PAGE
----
Thursday, November 30, 2023

More than hot air to ozone crop treatment

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A crop treatment with zero residue and a limitless raw material supply seems too good to be true, but a Bay of Plenty company is about to trial just that.
John Clements, left, and Allan Noble of HortO3 say that tech such as ozone treatment needs to be adopted sooner rather than later to keep ahead of impending changes in export markets’ spray residue rules.
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A Bay of Plenty company is hoping to win over more growers with a crop treatment technology its director says will help New Zealand adapt to market demands for significantly lower crop chemical residues.

John Clements of HortO3 says he is concerned NZ grower groups and industry face the pressure of having to meet tighter European Union Green Deal conditions by 2030, but are going to hit the end of this decade underprepared for the deal’s demands.

“What it includes is an expectation that by 2030 chemical residue levels will be reduced by 50%. In addition, many of the chemicals we currently used will not be permitted, and the approval process means we are risking having few options with only seven years to run.”
He and longtime Bay of Plenty market gardener Allan Noble established HortO3 after seeing overseas operators opt for ozone as a treatment alternative.

Their technology focuses on using ozone-treated water applied to crops and soils as a sanitising, disinfecting and treatment agent, replacing some conventional spray treatments.

The tech is based on a sprayer-mounted ozone generating unit that takes air from the atmosphere and concentrates the oxygen to 95% purity. Through electrical discharges it converts oxygen (O2) to ozone (O3). 

This is then injected into a water tank and sprayed on as a treatment.

Extensive research papers into ozone highlight the chemical’s ability to be an economic and sustainable replacement for synthetic crop chemicals, with zero residue and a limitless raw material supply in the form of the atmosphere.

Uses overseas include as a treatment agent for poultry drinking water, washing fruit post-harvest, and treating fungicides in seedling soil beds. Studies have shown it to be as effective as chlorine, a common treatment agent used for sanitising. 

As an agent chlorine will become problematic under the new EU rules due to the chlorate residuals it leaves on produce. The Green Deal requires these be significantly reduced.

Ozone gained a flurry of attention over a decade ago here as kiwifruit growers desperately searched for treatment options to reduce the impact of the Psa outbreak.

At present Clements is running a trial on the use of ozone in avocados. 

Athenree grower Russell Whiteman has split his 4ha orchard in half, to treat one half with ozone spray and the other with conventional sprays.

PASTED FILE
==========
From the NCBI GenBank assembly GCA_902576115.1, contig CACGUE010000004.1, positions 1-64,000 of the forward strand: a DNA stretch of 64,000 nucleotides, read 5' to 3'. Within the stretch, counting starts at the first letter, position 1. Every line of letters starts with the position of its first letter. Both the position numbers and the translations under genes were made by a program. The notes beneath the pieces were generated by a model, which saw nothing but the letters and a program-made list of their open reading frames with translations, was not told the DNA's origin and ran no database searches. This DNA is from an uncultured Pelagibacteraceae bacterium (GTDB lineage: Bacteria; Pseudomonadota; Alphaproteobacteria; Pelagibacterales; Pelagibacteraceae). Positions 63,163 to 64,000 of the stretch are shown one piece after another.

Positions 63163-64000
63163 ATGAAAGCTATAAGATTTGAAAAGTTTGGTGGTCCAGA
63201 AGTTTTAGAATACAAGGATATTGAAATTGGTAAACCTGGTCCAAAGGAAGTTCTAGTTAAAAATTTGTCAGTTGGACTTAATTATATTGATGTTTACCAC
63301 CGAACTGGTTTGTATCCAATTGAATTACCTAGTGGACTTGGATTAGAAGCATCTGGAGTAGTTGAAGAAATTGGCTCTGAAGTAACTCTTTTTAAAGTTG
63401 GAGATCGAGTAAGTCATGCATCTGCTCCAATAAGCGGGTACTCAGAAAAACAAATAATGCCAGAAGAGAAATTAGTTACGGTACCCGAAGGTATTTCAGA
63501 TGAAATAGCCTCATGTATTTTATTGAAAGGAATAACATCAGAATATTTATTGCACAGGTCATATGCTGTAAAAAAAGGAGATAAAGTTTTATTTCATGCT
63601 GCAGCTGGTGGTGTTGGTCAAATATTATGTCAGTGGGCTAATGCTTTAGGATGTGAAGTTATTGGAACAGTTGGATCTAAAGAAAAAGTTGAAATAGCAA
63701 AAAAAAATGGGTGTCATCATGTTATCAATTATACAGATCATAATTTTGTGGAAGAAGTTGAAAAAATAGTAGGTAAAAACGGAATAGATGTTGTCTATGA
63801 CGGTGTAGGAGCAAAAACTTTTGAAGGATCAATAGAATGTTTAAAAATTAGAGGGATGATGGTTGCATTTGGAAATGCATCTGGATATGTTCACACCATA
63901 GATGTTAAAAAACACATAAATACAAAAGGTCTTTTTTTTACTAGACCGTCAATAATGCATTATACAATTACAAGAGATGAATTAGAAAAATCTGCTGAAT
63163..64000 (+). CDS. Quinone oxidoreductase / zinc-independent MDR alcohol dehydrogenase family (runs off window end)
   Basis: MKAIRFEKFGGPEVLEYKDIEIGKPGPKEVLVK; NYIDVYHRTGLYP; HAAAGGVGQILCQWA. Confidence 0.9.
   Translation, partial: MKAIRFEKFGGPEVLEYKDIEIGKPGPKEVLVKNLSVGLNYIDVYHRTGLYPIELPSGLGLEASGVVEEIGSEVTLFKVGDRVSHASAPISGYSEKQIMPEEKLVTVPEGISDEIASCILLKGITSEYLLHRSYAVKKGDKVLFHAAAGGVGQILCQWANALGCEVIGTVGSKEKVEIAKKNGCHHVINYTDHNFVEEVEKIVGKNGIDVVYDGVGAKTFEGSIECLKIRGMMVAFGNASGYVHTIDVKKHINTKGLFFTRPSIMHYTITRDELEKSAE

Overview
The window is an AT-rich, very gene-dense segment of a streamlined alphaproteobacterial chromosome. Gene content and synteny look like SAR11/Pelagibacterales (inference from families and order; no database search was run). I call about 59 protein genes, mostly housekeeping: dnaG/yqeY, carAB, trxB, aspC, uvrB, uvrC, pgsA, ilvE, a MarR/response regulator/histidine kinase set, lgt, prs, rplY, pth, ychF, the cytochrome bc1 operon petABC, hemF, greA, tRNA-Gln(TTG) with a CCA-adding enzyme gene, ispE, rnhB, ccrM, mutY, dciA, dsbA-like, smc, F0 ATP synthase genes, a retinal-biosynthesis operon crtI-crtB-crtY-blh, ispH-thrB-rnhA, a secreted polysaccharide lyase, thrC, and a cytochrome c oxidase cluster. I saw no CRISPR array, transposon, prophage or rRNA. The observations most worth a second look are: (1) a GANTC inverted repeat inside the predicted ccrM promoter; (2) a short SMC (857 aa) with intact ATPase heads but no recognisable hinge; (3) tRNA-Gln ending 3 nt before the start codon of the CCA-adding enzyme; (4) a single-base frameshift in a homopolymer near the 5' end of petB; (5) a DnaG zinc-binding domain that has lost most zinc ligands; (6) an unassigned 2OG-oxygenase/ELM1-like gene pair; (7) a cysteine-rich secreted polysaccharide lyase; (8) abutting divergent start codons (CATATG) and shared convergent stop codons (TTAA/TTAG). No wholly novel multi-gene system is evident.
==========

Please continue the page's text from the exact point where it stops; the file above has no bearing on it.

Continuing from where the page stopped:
Whiteman says the treatment appeals because he is wanting to reduce his use of sprays, and he is aware of the success overseas in using it on the likes of olive crops.

“I am finding it is doing a good job controlling thrip, mite and leaf roller and seems to be helping with fungal levels also,” he says.

In April he intends to analyse the two halves of the orchard for differences in fruit and leaf composition.

Professor Nigel French of Massey University and director of the New Zealand Food Safety Science and Research Centre, says ozone is a proven water treatment agent and is used in greenhouse applications for removing pathogens.  

Outbreaks of E.coli-type diseases in leafy greens in Europe and United States have accelerated its uptake as an effective tool against pathogens, he said.

“It is regarded as being well trialled.”
Ozone has also proven to be an effective sanitiser in the dairy processing sector. 

The International Journal of Dairy Technology has reported it has also been used to successfully treat mastitis with an efficacy rate comparable to antibiotics.

A Plant and Animal Health NZ spokesperson says the organisation supports ozone as another tool in farmers’ toolbox, but notes it has limitations, including cost-benefit issues.

It comes at a higher capital cost and involves double handling, but is useful when being applied to treat mites. It cannot be used for biosecurity decontamination because it does not target every pest and disease. 

However, it does not require Environmental Protection Authority approval and is more environmentally friendly than the likes of methyl bromide.

Allan Noble, an ex-HortNZ board member, says he was drawn to try ozone in the wake of the profile it gained during the Psa outbreak and has been treating his plants with it for nine years.

“We get far healthier seedlings by spraying them with ozone-treated water, and yields are up. 

“Our broccoli grew that much more we had to raise the height on our harvesting tractor,” he says. 

He claims a 15% gain in his crop’s nutritional density from the application.

HortO3 is about to also embark on a trial in Nelson treating boysenberries with ozone to reduce botrytis fungal infection, something it is also used to treat Italian grapes for.

Clements is careful to qualify that ozone is not a silver bullet solution for NZ growers and farmers. 

However, he says he is concerned NZ is on the precipice of a global shift in produce production where not only are consumers demanding lower chemical residuals in their produce, but other countries are moving faster to meet those needs.

“Europe is adopting ozone at scale, and it is something we need to get on top of quickly. The year 2030 means growers have to start now on solutions, to give themselves time to invest and adopt the technology.”

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